Government set to win bid to extend compulsion powers over mentally ill, says MP

The government is likely to win its bid to extend compulsory powers of detention and treatment over the mentally ill, says the MP who tabled an early day motion opposing the planned law.

But Labour MP Lynne Jones believes ministers may need to accept some amendments tabled by the House of Lords if a controversial mental health bill is to be given the nod by wavering Labour backbench MPs.

Peers in the House of Lords this week voted by a majority of 106 that mental health patients should have an impairment of decision-making ability before being compulsory treated. The bill does not include such a condition.

Ms Jones, MP for Birmingham Selly Oak, last year tabled an early day motion expressing “misgivings” over the bill.

And although 27 backbench Labour MPs have put their signatures to the motion, if these were turned to opposition votes they would not be enough to overturn the Labour majority in the House of Commons.

“I do not think there will be a major rebellion [by Labour backbenchers]” Ms Jones told

“Although I do think this depends upon the government accepting some of the House of Lords amendments. I hope they will.”

In March last year the government dropped its original bill, first tabled in 2002 and revised in 2004, after a parliamentary select committee slammed it for being “fundamentally flawed”.

In its place ministers last year published a third bill – a series of amendments to the Mental Health Act (1983).

The government argues the new law for England and Wales would both improve care for patients and protect the public by preventing some of the 50-60 annual homicides committed by those diagnosed with a mental illness.

But critics have attacked the bill for lacking detail, threatening civil liberties and would lead to people being detained without therapeutic benefit. Some psychiatrists fear becoming jailers

One key concern over the bill is that, even if a person objects rationally to treatment, psychiatrists can still treat them with force. This is because, unlike present law and in Scotland, the bill contains no condition for detention that a person’s decision-making ability is impaired.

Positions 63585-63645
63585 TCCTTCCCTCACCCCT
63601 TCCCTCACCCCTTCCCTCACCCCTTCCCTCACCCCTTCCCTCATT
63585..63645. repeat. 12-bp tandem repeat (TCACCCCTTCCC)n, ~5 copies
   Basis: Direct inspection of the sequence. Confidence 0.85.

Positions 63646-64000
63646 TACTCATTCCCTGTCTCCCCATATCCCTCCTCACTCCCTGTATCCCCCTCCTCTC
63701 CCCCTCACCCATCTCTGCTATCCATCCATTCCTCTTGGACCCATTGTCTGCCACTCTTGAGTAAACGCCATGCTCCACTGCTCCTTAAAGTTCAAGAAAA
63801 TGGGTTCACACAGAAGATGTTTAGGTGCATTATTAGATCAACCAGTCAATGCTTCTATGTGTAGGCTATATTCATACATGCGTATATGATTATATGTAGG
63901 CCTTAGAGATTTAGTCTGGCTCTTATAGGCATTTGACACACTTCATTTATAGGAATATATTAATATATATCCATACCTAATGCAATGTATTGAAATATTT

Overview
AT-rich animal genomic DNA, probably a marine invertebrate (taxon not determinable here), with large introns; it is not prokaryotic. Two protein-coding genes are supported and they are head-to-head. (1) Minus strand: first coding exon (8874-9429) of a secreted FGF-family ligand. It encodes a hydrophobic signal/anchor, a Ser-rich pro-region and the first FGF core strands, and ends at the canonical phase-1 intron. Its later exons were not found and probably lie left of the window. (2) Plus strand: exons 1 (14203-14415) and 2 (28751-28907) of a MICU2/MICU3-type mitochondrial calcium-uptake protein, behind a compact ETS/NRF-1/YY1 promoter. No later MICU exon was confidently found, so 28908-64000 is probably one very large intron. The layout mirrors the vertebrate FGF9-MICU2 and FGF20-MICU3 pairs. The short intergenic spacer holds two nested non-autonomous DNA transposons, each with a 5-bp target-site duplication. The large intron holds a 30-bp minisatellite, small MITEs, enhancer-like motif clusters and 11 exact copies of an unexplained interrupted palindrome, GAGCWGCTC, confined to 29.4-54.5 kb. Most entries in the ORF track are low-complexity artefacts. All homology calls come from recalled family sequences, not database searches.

For Dr Tony Zigmond of the Royal College of Psychiatrists, not having a condition of impaired decision-making would be a blatant discrimination against people with mental health problems. People with physical health problems, such as cancer, have the right to refuse treatment.

“People suffering from mental illness should not fundamentally be treated differently from people with physical illness,” he says. “This difference would be exacerbated by this [new] law.”

The bill also contains proposals for community treatment orders (CTOs) whereby patients detained in hospital may be ordered to take their medication while living in the community.

But the government was accused on Wednesday of sitting on a report showing that CTOs neither improve care nor reduce risks to the public.

In the House of Commons shadow health minister Tim Loughton called on mental health minister Rosie Winterton to publish the findings of a Department of Health-commissioned study of how CTOs have worked in 50 countries.

Loughton said the report had been delivered to the Department of Health in the autumn.

He said it concluded that CTOs “have no clear effect on patient outcomes or risk reduction, and that these psychiatric ASBOs have been described as discriminatory by many patient groups, not least those representing black and minority ethnic patients”.

Winterton said the report was being peer-reviewed and would be published in due course.

The Black Mental Health UK group has written to the Commission for Racial Equality claiming the new bill – if brought to the statute books – will break race relations law.

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